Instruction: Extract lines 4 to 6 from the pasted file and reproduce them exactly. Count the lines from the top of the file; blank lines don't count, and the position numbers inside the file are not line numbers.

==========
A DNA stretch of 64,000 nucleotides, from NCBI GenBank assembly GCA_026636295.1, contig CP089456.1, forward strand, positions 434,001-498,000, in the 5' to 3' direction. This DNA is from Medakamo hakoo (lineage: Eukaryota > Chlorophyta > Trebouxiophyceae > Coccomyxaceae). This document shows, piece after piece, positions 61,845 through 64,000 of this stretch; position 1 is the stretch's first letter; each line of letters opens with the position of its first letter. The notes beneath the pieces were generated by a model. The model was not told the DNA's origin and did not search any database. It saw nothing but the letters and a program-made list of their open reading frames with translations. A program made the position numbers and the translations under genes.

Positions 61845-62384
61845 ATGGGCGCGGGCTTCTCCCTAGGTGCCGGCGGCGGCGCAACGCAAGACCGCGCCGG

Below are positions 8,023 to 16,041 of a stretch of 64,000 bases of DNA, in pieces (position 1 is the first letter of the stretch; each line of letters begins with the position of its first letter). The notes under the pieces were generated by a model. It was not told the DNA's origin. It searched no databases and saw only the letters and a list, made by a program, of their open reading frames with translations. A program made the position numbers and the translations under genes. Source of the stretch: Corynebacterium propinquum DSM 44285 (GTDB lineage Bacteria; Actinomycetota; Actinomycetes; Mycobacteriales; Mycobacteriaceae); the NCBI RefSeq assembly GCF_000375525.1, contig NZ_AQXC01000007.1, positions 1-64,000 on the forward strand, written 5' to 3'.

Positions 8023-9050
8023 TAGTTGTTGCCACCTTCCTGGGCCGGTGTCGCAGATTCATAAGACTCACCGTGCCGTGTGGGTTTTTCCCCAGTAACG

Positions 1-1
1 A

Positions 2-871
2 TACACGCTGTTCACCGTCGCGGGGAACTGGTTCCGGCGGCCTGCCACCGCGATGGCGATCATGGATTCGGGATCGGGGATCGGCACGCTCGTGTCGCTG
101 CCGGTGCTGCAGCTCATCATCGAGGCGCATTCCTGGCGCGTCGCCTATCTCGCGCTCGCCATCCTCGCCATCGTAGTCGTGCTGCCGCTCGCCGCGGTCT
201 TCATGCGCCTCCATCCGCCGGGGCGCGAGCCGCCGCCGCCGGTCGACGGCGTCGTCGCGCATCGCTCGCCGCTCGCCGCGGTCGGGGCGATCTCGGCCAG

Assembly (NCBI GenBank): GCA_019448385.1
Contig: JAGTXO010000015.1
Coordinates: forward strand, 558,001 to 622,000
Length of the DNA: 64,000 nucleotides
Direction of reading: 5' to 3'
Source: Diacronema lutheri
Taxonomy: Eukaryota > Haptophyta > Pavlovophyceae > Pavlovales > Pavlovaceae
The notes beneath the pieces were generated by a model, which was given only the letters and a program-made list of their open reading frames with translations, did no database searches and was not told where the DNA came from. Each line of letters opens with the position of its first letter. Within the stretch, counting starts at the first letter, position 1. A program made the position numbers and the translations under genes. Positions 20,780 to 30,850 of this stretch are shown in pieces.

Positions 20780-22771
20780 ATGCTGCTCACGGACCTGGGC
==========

Below are positions 8,023 to 16,041 of a stretch of 64,000 bases of DNA, in pieces (position 1 is the first letter of the stretch; each line of letters begins with the position of its first letter). The notes under the pieces were generated by a model. It was not told the DNA's origin. It searched no databases and saw only the letters and a list, made by a program, of their open reading frames with translations. A program made the position numbers and the translations under genes. Source of the stretch: Corynebacterium propinquum DSM 44285 (GTDB lineage Bacteria; Actinomycetota; Actinomycetes; Mycobacteriales; Mycobacteriaceae); the NCBI RefSeq assembly GCF_000375525.1, contig NZ_AQXC01000007.1, positions 1-64,000 on the forward strand, written 5' to 3'.

Positions 8023-9050
8023 TAGTTGTTGCCACCTTCCTGGGCCGGTGTCGCAGATTCATAAGACTCACCGTGCCGTGTGGGTTTTTCCCCAGTAACG